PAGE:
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"There is a way that nature speaks, that land speaks. Most of the time we are simply not patient enough, quiet enough, to pay attention to the story." ~Linda Hogan
Drawings & Sketches
Greg's Art Journal
Supporters the Arts
Watercolor painting (mixed watercolor-media: watercolor dye & silk screen paint) on 24" x 18" 140 lb cold press paper.
© Gregory Hochman, 1999
This tree painting depicts a special moment in the life-cycle of a tree. During the life-cycle the tree has to overcome the forces that work to shorten its life and prevent it from giving its nutrients and beauty back to the earth and the people. The climax in the tree's life cycle is the time or season when it overcomes the challenges of survival and growth and reaches a higher state, at which point, for the remainder of it's life, it can share its nutrients and beauty with everyone and everything. This painting, however, is not about the climax. Rather it's about the denouement in which the tree has already overcome and is thriving and giving back; now, for the moment, the tree is beneath the countless heavenly stars, giving Praise and Love to its Almighty, and yet Invisible, Creator. After going through so many trials the tree now knows the secret of its life is its Creator.
The title, Starry Tree, makes reference to Van Gogh's Starry Night. I chose this title for because it captures the painting's two main subjects and because it does remind me of Van Gogh's unique and beautiful painting.
The Making of Starry Tree
Starry tree was begun in 1999 along with Autumn Tree & Stormy Weather Tree. Together the three were intended to form a set. However, while Autumn Tree & Stormy Weather Tree were completed in 1999, Starry Tree was completed many years later.
Why it Took so Long to Make the Stars
This painting helped give me much appreciation for the Creator's work of the stars. For when I tried make weak and imitation stars it took years. On thing I tried to do is immitate the vast number of stars in clear, clean night sky.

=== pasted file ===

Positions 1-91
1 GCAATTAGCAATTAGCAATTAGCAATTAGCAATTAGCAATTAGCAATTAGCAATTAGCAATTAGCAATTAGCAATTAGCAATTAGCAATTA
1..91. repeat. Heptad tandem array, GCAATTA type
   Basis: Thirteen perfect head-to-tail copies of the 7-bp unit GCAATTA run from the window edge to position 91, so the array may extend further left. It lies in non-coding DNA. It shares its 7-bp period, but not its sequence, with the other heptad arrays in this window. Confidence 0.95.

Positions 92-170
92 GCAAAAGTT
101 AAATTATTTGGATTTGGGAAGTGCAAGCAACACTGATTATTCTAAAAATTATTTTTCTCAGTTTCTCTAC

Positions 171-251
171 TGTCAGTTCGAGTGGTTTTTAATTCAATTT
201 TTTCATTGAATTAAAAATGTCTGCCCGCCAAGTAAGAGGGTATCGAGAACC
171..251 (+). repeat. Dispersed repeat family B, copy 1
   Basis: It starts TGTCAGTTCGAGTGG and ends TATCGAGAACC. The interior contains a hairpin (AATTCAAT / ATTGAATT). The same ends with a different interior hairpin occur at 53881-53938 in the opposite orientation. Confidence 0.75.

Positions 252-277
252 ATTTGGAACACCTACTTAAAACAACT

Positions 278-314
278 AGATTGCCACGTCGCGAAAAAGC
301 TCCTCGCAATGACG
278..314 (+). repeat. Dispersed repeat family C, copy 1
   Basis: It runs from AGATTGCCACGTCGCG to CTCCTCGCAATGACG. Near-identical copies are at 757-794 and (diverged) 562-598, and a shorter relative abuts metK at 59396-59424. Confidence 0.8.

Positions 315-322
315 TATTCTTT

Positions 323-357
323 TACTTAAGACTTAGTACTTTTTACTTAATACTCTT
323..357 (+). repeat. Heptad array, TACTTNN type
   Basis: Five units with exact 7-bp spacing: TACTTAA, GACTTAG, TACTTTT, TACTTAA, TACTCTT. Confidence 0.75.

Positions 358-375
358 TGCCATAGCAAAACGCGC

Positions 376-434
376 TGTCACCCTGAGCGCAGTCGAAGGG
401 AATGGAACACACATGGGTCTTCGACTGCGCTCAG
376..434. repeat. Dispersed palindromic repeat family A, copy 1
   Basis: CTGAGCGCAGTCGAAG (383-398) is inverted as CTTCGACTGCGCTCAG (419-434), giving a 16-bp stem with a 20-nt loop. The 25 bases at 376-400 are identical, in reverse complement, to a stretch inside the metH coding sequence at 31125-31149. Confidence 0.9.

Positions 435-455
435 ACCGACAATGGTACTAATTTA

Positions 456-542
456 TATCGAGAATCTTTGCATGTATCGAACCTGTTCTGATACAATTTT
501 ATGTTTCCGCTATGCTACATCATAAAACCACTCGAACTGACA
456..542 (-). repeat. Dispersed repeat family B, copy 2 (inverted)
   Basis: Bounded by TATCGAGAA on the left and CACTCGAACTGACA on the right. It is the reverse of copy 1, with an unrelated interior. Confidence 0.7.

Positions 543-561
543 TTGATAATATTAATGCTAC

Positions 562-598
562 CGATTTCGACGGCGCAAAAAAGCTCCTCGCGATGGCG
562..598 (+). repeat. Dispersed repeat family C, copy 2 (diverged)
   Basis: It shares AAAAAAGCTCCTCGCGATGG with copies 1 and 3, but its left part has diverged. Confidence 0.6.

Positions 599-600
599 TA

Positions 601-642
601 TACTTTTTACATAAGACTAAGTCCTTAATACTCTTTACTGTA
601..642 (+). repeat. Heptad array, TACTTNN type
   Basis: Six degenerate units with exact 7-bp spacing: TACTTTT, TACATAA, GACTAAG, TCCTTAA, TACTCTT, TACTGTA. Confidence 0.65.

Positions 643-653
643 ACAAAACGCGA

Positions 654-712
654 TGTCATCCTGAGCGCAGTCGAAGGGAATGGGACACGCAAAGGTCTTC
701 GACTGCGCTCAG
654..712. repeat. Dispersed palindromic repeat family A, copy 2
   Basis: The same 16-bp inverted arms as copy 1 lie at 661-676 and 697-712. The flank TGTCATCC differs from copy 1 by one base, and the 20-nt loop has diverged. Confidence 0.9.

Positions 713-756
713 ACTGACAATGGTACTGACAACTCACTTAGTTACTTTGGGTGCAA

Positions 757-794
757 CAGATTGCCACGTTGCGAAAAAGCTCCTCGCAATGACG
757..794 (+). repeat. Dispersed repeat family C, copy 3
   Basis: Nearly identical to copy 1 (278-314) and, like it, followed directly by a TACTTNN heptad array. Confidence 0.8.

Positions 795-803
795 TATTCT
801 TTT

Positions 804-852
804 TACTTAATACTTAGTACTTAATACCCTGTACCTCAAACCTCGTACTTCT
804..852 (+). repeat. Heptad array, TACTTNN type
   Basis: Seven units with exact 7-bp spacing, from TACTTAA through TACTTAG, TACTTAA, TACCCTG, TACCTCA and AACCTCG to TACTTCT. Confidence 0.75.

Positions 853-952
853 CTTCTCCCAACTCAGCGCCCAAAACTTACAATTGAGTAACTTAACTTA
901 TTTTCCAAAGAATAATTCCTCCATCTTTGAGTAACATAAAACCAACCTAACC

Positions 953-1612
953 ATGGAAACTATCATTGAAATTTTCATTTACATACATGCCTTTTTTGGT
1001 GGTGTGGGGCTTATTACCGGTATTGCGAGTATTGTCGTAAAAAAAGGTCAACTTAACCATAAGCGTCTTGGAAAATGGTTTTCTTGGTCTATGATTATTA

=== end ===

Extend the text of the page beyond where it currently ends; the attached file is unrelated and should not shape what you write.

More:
How many stars do you think are in Strarry Treee painting? Hundreds? No. Thousands. At least. Ten thousand? Maybe. I don't know exactly. At this point the answer is, as with the number of real stars, a mystery.
In making these simple stars a couple of mysteries presented them self to me. First, throughout the entire process I had to gauge how many stars I needed and the portion of the stars. Second, I had to figure out how to make the stars, especially using watercolor paint and paper. At fiirst I tried forming the stars by making tiny circles with the blue paint so that the white of the paper remained. This seem to take for eternity and it didn't feel right because the stars were below the sky because the white paper was below the paint. Next, years went by I didn't try completing the stars until the mystery of how to make stars was solved. Finally, I decided to try white, watercolor-silkscreen paint and to use a pin to set the stars in place. It worked along with a little brushwork to refine and complete.
Three Generations in the Making of this Painting
The pin, which I used to make the stars came from my grandmother's sewing kit. Lillian or Lilly or Lil was her name. Lil made some beautiful sweaters and many creative things during her cycle of life. I'm glad she is a part of this painting...
Paints: Fiber reactive, powder-based, watercolor dyes
Paper: Cold press, watercolor paper
Brushes: Watercolor brushes, various sizes; & a stiff, short bristled brush